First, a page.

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Head Start

High-impact learning experience puts engineering student ahead

If anyone is living proof that an Ohio Northern University education can get you ahead in life, it’s recent mechanical engineering graduate Joe Burnett.

Burnett’s decision to attend Ohio Northern has certainly paid off for him. After working as a co-op student at Procter & Gamble Co. in Lima, Ohio, he transitioned into a full-time management position there upon his graduation in May. When you ask him why he came out so far ahead, the answer is simple: high-impact learning.

High-impact learning is one of the hallmarks of an ONU education, and the T.J. Smull College of Engineering is no exception. At their core, the college’s academic programs are designed to provide students with several high-impact learning opportunities, including cooperative education (known as the co-op program) and internships.

The College of Engineering’s co-op program is a five-year academic track in which students complete summer and non-summer work during their third and fourth years, gaining one to one-and-a-half years of paid work experience before they graduate. The college’s internships are similar in nature but are completed exclusively in the summer, and although students do not receive academic credit for internships, most of them are paid positions.

In the College of Engineering, around 20 percent of students complete the co-op program, and 85 percent do at least one summer internship by the time they reach their senior year.

Recognizing the many benefits of internship and co-op work, Burnett decided to do both. During his sophomore year, he worked as a part-time intern at Accubuilt Inc. in Lima, Ohio, helping build automotive parts. Then, as part of the co-op program, he worked full-time for the Husky Lima Refinery for three semesters, maintaining his student status to keep his scholarships while simultaneously earning course credit. In addition, he completed another co-op at Richard Design Service out of Beaumont, Texas, and an internship at Jacobs Engineering in Raleigh, N.C.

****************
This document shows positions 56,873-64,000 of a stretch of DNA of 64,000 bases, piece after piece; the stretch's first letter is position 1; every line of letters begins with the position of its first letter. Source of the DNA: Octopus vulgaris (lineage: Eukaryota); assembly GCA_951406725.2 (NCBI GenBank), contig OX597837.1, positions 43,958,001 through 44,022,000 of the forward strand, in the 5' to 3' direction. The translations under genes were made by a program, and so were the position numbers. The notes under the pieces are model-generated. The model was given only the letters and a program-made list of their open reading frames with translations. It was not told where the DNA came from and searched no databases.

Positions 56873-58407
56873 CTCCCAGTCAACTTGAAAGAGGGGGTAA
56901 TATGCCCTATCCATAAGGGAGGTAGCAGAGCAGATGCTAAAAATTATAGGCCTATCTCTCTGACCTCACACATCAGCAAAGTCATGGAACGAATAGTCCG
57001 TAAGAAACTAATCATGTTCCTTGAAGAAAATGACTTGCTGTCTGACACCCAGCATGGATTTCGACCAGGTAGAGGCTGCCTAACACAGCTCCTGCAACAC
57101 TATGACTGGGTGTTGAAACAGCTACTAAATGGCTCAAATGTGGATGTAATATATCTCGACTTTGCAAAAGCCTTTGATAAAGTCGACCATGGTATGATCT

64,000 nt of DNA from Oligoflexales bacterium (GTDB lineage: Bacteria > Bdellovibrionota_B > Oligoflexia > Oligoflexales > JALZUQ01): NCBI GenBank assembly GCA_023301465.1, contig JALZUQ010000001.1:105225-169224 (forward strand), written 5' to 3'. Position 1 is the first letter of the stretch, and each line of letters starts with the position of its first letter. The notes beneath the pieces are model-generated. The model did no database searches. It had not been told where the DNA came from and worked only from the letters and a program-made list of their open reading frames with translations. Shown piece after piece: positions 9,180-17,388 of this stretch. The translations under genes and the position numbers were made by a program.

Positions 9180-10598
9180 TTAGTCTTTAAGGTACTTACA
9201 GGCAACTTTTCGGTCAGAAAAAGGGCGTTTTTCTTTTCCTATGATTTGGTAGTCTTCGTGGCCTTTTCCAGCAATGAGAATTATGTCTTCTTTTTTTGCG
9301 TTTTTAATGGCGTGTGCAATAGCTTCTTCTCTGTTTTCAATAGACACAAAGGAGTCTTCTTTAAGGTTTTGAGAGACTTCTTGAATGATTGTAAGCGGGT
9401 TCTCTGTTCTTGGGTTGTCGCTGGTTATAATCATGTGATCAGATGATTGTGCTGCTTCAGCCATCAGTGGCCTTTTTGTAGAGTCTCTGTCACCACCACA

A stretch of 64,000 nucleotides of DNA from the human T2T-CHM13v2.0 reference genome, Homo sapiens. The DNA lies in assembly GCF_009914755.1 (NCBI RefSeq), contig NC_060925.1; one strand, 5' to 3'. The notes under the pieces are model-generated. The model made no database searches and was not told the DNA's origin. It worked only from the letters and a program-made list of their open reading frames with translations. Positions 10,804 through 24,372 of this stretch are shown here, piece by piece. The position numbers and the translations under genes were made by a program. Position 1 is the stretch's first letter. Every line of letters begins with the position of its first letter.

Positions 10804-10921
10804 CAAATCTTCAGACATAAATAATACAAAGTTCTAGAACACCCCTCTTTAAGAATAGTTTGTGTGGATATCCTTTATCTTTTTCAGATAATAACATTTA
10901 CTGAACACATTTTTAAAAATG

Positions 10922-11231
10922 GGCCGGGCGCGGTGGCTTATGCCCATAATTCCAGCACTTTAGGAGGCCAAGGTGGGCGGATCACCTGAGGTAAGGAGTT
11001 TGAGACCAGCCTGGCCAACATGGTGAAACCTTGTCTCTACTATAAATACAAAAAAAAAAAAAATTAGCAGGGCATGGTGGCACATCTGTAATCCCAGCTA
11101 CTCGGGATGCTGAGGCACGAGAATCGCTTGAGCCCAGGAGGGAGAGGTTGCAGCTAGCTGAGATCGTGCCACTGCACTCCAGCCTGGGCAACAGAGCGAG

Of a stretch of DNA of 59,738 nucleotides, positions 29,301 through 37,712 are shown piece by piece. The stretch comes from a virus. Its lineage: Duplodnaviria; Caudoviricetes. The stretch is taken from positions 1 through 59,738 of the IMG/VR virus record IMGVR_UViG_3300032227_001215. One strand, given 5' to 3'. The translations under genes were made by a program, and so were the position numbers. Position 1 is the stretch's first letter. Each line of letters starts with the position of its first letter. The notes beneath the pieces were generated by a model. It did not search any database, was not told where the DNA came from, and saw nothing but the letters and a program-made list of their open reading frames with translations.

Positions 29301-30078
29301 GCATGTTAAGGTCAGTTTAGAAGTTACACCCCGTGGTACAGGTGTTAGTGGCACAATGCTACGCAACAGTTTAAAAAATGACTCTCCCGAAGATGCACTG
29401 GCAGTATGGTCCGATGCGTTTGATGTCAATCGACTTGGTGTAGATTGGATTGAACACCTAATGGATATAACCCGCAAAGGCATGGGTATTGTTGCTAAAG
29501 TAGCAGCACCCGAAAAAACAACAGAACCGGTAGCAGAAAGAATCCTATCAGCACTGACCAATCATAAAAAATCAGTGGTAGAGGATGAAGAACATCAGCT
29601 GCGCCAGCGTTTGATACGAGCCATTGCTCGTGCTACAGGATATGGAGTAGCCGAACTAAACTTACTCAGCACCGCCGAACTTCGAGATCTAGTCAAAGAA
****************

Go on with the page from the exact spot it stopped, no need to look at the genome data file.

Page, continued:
Before he even walked for commencement, Burnett had almost three years of experience under his belt, as well as a secured full-time position, but what he came away with is much more than just lines on his résumé.

Burnett’s wealth of high-impact learning experience has allowed him to sort out several matters during college that students typically must grapple with after graduation. For any new college graduate looking to enter the workforce, the first order of business is to obtain a job, preferably one you enjoy. Burnett was able to check both off his list before graduating, without having to compromise.

Many new graduates must also face the challenge of having little to no choice but to take the first job offer they receive, but this was certainly not the case with Burnett.

“I got to be picky,” he says. “With the experience I had, I didn’t have to take my first job offer. I got to pick and choose and find a company that matched my moral values and what I wanted to be doing for the next 10 to 15 years.”

Also, thanks to his prior experience in industrial manufacturing, he already knew what he wanted to do and how it’s done. He didn’t have to guess, thus avoiding the predicament of being fixed in a job that didn’t meet his expectations.

But perhaps the ultimate reward high-impact learning yielded for Burnett was something worth its weight in gold – confidence.

If I’ve learned anything from my internships and my co-op experiences, it’s how to act, speak and listen in the workplace, and I think that sets me apart from other students,” he says. “It gives me the confidence to sell myself as a professional and understand what a company would want from me and what I would want from a company.

And that is just what he did. He first encountered P&G during one of ONU’s on-campus career fairs, landing an initial interview as a result. After a multiple-step hiring process, he secured his future position last fall. 

“It’s a big stress relief to have accepted a job in October and be hired in May,” he says. “When you’re starting out in an above-average job right out of college, you’re definitely at an advantage, and a lot of students wouldn’t get that unless they came to ONU.”

Burnett’s is just one of the many success stories that began with ONU. Within six months of graduation, 97 percent of the College of Engineering’s most recent graduating class either found employment or enrolled in graduate school.

All things considered, ONU is a perfect place to get your head start, and in the long run, it’s just the beginning. 

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